PS: NEVER use 60 grit on the wood, way to course, at most 120 grit on a square sander followed by 150/180/220 and 320 if a very smooth surface is desired ok?

Sincerely,
Chemmy / sam
 

·
Old School
Joined
·
24,017 Posts
I would first start with the least toxic of the chemical strippers. I would start with a waterbase stripper called Citristrip. It's sold in most home centers. It smells like oranges, and can be used indoors, and cleans up with water. If one or two applications don't remove all of the paint, try one more because you have a whole bottle.

If the waterbase stripper just doesn't do the job, then try an MC based (methylene chloride) stripper. It's very toxic and should remove whatever is there. You can buy a very good over the counter MC stripper called "Aircraft Stripper", in the blue can. It's sold in auto paint and body repair supply stores.

As with any stripper, follow the directions to a "T".





.
 

·
Registered
Joined
·
1,023 Posts
Hanig travelled the east, i'm sure they donot have either citristrip or or few auto body stores in "Indonesia" that have brand name strippers.,therefore my basic formula which may be purchased as individual products and mixed, if able to be found.
 

·
Old School
Joined
·
24,017 Posts
Hanig travelled the east, i'm sure they donot have either citristrip or or few auto body stores in "Indonesia" that have brand name strippers.,therefore my basic formula which may be purchased as individual products and mixed, if able to be found.
Products can be ordered if there aren't local sources of supply. I wouldn't suggest to any DIY'er to purchase chemicals like that and mix their own. He could as an alternative just use a heat gun and a putty knife.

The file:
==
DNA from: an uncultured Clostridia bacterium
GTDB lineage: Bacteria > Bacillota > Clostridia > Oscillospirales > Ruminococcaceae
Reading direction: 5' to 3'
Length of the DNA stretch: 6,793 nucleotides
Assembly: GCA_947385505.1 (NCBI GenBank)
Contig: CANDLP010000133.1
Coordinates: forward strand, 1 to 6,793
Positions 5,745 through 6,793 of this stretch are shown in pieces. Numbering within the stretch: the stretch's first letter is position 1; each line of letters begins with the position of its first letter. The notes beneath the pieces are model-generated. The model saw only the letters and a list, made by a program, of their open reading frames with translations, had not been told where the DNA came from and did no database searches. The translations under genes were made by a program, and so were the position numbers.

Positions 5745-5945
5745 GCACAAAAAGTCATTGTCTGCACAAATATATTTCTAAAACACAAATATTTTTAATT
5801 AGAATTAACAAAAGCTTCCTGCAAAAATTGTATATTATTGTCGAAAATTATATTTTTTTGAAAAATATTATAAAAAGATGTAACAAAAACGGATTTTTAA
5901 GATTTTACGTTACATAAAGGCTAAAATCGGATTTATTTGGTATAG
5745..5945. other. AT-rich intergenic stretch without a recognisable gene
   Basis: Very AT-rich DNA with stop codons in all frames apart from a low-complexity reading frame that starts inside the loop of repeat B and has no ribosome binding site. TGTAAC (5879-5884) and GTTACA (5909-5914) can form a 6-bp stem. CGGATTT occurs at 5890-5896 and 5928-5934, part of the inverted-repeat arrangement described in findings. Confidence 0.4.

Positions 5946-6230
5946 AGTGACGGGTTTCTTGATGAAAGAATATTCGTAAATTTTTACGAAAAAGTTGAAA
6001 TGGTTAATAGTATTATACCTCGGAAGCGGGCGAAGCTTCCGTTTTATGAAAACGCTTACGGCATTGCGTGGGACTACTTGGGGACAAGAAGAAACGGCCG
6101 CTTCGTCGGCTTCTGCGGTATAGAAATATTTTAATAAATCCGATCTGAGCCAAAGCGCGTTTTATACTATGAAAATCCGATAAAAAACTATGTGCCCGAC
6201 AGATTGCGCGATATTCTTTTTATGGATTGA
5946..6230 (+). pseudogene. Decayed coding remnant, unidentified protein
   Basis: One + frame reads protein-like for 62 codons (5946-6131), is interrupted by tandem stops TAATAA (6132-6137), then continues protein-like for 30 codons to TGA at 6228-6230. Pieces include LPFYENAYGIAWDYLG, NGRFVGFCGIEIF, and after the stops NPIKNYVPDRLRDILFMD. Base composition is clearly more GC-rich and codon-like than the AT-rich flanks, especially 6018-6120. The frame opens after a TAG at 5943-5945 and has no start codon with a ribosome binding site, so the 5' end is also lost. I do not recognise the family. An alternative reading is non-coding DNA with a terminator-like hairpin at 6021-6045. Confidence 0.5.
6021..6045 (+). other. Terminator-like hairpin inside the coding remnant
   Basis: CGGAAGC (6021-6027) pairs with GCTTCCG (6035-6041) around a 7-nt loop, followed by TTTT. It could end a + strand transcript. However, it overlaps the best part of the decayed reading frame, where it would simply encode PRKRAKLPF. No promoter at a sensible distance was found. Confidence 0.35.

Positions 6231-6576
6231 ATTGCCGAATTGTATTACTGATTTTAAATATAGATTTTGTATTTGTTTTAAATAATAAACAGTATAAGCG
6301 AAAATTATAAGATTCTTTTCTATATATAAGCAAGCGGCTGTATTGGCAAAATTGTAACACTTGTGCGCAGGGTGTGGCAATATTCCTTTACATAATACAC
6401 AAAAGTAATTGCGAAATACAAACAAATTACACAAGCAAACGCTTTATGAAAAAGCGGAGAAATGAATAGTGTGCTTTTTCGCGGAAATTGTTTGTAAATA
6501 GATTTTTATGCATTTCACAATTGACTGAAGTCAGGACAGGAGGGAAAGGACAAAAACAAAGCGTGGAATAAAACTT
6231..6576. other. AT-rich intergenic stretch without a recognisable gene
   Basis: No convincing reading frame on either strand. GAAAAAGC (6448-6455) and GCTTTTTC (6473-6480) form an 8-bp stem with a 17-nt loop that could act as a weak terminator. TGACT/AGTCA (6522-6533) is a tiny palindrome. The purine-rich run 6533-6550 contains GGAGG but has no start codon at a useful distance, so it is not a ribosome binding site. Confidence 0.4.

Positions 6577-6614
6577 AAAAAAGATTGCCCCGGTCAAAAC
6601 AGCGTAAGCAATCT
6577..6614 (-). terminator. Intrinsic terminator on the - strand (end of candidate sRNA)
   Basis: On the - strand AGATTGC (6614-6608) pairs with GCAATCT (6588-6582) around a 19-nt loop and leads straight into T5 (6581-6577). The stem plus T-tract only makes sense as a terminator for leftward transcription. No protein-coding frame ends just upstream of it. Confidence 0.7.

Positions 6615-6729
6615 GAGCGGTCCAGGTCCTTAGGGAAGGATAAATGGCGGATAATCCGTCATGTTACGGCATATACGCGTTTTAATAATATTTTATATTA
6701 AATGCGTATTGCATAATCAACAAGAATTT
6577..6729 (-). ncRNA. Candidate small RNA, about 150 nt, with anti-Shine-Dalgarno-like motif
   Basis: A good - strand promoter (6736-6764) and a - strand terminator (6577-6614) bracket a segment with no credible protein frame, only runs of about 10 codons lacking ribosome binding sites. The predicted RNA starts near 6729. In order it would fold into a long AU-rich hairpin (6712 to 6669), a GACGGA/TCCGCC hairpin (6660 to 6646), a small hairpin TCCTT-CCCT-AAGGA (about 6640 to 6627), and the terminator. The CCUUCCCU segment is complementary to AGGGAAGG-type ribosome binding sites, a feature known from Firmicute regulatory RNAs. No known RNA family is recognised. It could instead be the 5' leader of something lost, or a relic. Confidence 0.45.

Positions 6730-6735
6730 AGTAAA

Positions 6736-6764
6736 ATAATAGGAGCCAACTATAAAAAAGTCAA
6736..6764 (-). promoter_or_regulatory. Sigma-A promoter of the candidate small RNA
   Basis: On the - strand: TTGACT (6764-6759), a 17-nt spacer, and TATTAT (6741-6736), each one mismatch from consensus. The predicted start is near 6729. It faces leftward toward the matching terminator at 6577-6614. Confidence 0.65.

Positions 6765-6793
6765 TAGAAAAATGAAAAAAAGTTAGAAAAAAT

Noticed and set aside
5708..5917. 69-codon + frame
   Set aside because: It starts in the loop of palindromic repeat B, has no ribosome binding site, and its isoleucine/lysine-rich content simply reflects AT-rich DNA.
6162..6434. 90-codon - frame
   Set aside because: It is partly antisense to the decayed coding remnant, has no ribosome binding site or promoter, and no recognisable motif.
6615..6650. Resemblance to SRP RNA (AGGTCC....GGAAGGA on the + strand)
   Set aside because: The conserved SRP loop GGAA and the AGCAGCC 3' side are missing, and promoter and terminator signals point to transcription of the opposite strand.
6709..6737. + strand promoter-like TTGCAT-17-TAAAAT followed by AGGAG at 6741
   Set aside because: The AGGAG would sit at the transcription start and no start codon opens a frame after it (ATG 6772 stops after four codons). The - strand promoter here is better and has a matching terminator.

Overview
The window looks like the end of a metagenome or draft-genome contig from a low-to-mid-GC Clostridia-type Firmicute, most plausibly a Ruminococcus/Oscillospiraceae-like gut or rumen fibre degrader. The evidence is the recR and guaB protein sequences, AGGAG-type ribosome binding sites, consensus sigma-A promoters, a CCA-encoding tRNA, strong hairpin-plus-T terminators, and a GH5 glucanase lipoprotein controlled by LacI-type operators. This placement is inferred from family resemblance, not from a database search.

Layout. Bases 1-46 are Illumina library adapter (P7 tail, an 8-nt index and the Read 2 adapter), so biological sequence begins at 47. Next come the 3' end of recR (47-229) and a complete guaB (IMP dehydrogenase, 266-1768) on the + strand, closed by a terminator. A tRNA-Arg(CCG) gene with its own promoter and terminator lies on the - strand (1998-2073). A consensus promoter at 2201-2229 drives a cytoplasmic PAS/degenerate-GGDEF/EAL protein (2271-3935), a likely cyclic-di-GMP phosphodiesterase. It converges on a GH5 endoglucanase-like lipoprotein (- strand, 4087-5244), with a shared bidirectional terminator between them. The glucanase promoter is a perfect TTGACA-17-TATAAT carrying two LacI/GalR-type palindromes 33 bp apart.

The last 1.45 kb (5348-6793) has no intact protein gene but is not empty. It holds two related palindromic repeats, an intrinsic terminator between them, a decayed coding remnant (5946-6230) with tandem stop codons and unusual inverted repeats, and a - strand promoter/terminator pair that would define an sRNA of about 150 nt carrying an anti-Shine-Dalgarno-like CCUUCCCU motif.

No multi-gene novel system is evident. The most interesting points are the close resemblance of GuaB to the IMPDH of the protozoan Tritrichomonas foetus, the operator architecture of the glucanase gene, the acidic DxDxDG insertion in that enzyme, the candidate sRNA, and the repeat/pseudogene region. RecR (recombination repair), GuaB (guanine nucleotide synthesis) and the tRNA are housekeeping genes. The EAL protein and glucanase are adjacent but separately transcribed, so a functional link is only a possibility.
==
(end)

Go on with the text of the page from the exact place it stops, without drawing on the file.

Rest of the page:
Solving problems with the least amount of confusion and indulgence while keeping individual safety in mind makes forum participation worthwhile.






.
 

·
Registered
Joined
·
1,023 Posts
Products can be ordered if there aren't local sources of supply. I wouldn't suggest to any DIY'er to purchase chemicals like that and mix their own. He could as an alternative just use a heat gun and a putty knife.

Solving problems with the least amount of confusion and indulgence while keeping individual safety in mind makes forum participation worthwhile.








.
your correct CM, a good point on the torch and scraper, you should have posted that first lol. I'm aware of the shipping issue also, but as with my south american freind Carlos, he has trouble finding many things and is much closer than Indonesia. I would presume that a man in the middle of a project looking for help would not want to wait along period of time, as Carlo does, to receive the products, thus my intention to try and guide him to possibly looking for things that may be much more readily available right now, than paying 2-3 or more times the price, for shipping one or two items from here ok?